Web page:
Marketers get creative with banner ads to fight declines

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A Volkswagen banner incorporates Twitter
A Volkswagen banner incorporates Twitter

Despite plateauing this year, Web banner ads remain a major source of advertising revenue for marketers. However, their creators are working to improve their effectiveness and interactivity with consumers.

Display-related advertising, which includes display ads, rich media, digital video and sponsorship totaled close to $3.8 billion in the first half of 2009, a 1.1% decline from the same period last year, according to the Interactive Advertising Bureau. Digital video, on the other hand, continues to experience robust growth, seeing a 38% increase from the first half of 2008, during that period.

The jury is still out, however, on whether bigger banner ads are better. The clickthrough rate of standard banners tends to improve as unit size increases, according to an Eyeblaster study. An IAB study found that larger ad units are 25% more effective in lifting key brand metrics, such as brand awareness and message association.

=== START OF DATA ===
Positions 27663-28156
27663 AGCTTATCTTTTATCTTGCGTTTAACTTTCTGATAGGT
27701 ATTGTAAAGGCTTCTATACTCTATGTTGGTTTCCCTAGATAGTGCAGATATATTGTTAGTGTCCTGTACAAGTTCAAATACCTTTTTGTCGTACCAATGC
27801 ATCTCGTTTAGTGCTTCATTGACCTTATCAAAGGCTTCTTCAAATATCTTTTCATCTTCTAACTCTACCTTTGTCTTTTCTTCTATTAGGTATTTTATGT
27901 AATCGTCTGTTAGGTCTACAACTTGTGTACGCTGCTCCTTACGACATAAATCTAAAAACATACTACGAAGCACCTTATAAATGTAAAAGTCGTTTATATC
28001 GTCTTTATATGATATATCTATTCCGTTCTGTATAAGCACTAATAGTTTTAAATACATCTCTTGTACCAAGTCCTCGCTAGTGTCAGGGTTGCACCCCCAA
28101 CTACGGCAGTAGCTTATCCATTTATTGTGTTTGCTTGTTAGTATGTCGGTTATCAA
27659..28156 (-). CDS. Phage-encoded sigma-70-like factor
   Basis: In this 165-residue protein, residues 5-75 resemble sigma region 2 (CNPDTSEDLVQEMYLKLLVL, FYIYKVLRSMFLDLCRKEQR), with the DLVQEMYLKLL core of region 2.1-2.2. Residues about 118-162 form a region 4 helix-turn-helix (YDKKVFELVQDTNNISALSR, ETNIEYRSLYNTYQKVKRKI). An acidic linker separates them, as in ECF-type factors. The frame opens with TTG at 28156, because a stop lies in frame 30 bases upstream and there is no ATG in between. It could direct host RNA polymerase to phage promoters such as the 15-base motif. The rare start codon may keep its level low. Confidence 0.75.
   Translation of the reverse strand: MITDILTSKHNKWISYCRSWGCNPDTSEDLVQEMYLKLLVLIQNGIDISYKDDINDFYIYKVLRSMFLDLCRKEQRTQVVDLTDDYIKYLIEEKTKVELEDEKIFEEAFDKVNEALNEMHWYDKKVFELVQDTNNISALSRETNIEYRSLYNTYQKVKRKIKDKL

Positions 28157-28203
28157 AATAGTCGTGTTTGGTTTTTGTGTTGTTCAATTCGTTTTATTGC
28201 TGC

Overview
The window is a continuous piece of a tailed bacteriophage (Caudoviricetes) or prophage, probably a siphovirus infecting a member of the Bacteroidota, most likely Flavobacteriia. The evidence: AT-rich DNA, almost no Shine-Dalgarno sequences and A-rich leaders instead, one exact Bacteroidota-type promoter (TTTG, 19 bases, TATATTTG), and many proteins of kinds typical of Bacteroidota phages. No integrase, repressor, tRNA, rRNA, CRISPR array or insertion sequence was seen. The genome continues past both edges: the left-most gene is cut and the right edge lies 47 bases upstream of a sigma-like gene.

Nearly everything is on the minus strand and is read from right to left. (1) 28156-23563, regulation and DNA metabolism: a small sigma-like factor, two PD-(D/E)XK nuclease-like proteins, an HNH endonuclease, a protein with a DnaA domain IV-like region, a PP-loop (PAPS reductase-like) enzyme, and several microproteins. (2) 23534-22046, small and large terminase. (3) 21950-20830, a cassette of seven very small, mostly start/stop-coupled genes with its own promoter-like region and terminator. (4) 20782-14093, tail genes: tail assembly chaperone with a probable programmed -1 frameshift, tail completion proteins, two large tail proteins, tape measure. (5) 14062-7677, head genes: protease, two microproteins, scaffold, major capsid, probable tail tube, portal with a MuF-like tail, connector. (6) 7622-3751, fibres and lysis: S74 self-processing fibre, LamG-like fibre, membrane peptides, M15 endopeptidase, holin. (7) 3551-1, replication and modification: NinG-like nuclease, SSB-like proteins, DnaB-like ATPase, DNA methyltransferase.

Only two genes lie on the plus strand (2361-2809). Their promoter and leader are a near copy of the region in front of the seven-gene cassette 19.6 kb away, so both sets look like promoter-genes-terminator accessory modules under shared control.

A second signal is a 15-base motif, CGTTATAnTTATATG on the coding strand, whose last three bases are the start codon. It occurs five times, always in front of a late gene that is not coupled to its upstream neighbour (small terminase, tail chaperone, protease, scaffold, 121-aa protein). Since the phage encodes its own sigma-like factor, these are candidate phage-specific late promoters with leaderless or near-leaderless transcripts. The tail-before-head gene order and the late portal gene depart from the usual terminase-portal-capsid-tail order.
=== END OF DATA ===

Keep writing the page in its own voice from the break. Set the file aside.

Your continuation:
Another study, from Dynamic Logic, claims the jury is still out on banner size, but agreed creative integrated into the content of a page is most effective in driving awareness and purchase intent.

“There was a focus earlier in the year about how to monetize display inventory,” said Ross McNab, director of global business development at Eyeblaster. Now, he indicated, “when you look at rich media engagement, it is higher than average. Users want to engage with the advertising but not necessarily through traditional banners.”

Eyeblaster created a rich media banner for Volkswagen that incorporates Twitter.

The user fills in his or her Twitter name into the banner, which then links to a recommended VW product page.

Time spent on content sites is growing, McNab added: “I'm less likely to want to click on a banner and go to another site.”

Marketers have been evolving banner ad campaigns from simple traffic generators to building engagement, particularly within the site, many experts said.

“As fewer people are clicking on banners, marketers are leveraging banners to engage their audience with their brand,” said Ranu Mehra, manager of digital strategy and emerging media at Dentsu America.

“We are seeing more banners with video, games, search capability and chat.”

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